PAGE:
Aside from her stance on sustainability, Nadine Lustre has been a huge supporter of young and emerging Filipino designers, too!
We stan a woman with a word of honor that uses her platform to uplift others around her. It’s easy to forget at times that the Nadine Lustre who raises funds to rebuild forests, purchases from small businesses, and advocates for mental health is the same person who won prestigious acting awards and the first ever Filipina to create a visual album in the Philippines. But what sets her apart in the blindingly flashy world of entertainment? She really walks the talk and supports local artists.
During one of my early shoots with Nadine Lustre two years ago, she’s taken notice of how the outfits she wore had a fresh and contemporary vibe. She immediately asked me, “where did you get all these? Can you send me the list ’cause I wanna change my style.” Now that we constantly work together, there’s a huge chance that the question’s already remained a blur, but as a stylist, I took that to heart. Every chance for her to get onstage or pose for a shoot, young Filipino designers are always prioritized. With most of the pieces commissioned, Nadine would make it a point to always ask who made the piece. She even tags them on her Instagram posts, recognizing the power of her platform. From old to new, here’s a list of all the times Nadine Lustre supported young Filipino designers—as most people should!
1. When most of her outfits in her visual album Wildest Dreams were made by young designers
For Nadine Lustre’s debut album, Wildest Dreams, and its accompanying 33-minute visual, she wore a series of show-stopping looks all created by young designers, most of whom admitted that it was their first time making a custom piece. It was the beginning of the pandemic and everything in the creative industry was in shambles, yet it’s still amazing to think how the team was able to pull it off. With the 50+ looks that made it to Wildest Dreams, if the designer wasn’t Filipino, it had to be an Asian talent. And the list wasn’t just limited to Manila, some of them were from the cities of Cebu, Iloilo and even London. The visual album also had Filipino designers who gained a cult following along the years like Proud Race, HA.MU and sculptor Herminio Tan. It was just a sign of things to come.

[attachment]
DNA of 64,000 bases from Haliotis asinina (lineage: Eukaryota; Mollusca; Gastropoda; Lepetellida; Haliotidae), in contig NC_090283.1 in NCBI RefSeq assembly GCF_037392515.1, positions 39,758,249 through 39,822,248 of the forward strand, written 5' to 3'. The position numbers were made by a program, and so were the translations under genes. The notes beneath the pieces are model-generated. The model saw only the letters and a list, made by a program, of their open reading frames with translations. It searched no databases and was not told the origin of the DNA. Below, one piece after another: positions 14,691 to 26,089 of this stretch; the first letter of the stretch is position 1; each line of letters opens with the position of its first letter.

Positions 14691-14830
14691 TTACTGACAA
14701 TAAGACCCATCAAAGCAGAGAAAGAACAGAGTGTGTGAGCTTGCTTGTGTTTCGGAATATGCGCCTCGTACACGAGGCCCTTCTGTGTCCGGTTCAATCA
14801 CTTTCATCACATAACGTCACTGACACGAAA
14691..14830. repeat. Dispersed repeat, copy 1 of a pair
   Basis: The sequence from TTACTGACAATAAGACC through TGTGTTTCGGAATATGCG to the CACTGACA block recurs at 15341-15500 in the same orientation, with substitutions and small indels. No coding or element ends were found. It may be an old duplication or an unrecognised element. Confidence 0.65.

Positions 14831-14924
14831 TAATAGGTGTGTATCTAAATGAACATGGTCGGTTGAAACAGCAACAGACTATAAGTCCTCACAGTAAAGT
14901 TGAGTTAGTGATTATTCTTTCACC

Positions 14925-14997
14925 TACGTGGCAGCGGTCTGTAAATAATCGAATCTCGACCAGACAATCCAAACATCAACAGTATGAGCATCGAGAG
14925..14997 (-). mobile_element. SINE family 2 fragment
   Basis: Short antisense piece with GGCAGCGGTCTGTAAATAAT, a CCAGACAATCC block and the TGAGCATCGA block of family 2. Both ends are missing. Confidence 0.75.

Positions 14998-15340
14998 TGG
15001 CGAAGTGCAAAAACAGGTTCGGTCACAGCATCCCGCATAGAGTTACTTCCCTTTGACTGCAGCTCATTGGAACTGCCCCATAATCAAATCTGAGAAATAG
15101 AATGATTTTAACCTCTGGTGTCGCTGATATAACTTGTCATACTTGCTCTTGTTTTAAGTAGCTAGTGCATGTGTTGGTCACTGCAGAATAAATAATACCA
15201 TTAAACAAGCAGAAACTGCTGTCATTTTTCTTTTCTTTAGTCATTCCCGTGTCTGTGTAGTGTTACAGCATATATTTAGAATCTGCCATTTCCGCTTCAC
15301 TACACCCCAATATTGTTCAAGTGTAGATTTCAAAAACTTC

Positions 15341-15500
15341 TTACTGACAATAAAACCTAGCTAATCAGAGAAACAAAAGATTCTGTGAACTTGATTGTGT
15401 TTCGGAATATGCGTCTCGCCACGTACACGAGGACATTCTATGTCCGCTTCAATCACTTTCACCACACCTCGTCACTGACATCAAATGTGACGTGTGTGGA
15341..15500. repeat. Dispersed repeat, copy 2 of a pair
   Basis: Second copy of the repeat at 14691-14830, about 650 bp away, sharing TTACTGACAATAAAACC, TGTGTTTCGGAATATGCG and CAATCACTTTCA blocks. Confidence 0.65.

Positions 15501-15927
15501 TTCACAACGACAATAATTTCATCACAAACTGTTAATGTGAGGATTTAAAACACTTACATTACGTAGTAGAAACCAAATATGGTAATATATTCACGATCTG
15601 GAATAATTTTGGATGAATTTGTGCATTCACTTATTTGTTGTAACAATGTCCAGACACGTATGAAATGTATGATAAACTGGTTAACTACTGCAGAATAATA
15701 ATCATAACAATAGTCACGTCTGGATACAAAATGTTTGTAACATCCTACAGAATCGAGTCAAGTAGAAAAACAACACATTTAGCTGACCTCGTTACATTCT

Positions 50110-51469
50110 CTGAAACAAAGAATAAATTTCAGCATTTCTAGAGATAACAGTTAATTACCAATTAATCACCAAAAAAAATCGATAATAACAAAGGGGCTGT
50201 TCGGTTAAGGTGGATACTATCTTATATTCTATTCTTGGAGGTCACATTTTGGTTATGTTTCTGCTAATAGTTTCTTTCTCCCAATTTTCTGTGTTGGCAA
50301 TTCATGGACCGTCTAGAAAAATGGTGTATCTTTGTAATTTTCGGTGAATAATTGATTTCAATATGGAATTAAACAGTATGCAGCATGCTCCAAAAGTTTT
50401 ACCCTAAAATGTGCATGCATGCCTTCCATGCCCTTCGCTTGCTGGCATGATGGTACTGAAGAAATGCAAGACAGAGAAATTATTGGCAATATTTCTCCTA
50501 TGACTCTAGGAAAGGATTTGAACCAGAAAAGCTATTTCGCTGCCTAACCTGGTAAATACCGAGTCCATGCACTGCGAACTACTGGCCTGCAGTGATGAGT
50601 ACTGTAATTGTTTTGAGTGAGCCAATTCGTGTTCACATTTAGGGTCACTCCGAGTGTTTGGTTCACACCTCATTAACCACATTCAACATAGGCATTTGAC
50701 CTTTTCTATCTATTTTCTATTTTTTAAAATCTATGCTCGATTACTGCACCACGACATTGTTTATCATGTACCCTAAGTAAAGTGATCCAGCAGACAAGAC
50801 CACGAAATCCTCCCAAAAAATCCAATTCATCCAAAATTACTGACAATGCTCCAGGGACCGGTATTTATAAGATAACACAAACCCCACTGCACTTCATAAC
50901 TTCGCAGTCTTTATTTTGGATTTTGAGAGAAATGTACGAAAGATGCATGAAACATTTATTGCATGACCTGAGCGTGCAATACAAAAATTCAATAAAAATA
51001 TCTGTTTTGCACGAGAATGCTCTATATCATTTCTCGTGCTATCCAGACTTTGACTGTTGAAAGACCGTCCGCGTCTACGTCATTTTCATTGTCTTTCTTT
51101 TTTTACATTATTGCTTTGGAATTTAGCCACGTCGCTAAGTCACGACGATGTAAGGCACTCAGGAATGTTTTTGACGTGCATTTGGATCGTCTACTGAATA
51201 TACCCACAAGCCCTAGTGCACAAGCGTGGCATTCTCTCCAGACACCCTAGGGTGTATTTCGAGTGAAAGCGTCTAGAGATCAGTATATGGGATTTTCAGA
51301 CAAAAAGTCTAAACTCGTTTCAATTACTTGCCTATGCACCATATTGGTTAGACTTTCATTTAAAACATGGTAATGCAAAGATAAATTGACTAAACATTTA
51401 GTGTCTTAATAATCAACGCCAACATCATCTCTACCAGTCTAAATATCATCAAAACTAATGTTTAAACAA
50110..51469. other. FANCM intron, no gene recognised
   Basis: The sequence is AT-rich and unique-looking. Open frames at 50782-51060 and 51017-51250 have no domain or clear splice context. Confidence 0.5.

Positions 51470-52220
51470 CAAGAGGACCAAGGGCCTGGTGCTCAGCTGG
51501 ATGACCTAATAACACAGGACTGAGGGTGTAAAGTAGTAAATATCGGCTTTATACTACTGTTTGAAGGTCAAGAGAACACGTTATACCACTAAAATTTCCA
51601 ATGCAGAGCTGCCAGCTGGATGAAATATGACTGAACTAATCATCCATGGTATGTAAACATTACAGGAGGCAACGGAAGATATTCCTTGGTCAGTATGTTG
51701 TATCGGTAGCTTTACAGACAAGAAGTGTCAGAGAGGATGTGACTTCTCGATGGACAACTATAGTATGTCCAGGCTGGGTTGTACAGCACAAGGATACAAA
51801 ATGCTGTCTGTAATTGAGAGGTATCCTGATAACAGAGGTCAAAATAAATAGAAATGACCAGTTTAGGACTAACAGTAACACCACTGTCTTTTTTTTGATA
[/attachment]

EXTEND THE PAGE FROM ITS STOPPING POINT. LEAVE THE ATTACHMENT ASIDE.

2. She purchases from small businesses instead of taking it as free gifts
Nadine Lustre showing support to small businesses and eco-friendly products.— ky | ia for a bit bc acads (@tanginadya) April 7, 2021
She dm’ed the shop to buy the products, but the owner offered her the items for free.
Look at how this bub responded and continuously supported the shop after ?
I’m stanning Nadine Lustre y’all ♥️ pic.twitter.com/xL4kyXWcA8
One thing Nadine Lustre does is keep her word. Let’s face it, most online personalities are gifted by brands (others even demand in exchange for a post), but she chooses to support these businesses by not accepting them for free. Nadine recognizes how hard it is to run a shop, given she’s a business-owner herself, which is why she insists on purchasing their works whether it’s a painting, kitchen tools or jewelry.
3. She’s consistently on the lookout for rising designers to work with
As someone who’s very particular with her outfit choices, Nadine Lustre always looks for indie designers locally and internationally. She’s admitted in the past that her ultimate pet peeve is seeing someone with the same outfit and she isn’t wrong. You’d feel the same if you were in her shoes. Some of her memorable outfits include the Scorpion look by designer Thian Rodriguez from her birthday shoot, the chainmail outfit designed by newcomer Coleen Aytona that Nadine actually discovered on Instagram for her first NYLON Manila cover, and the black, sparkly gown that shut down the ABS-CBN Ball in 2018 by Dubai-based designer Garimon Roferos.
She believes that young artists like her have the same vision of going against the grain and the key people that she chooses is not only limited to fashion, but also her team of makeup artists, photographers, and music producers to name a few.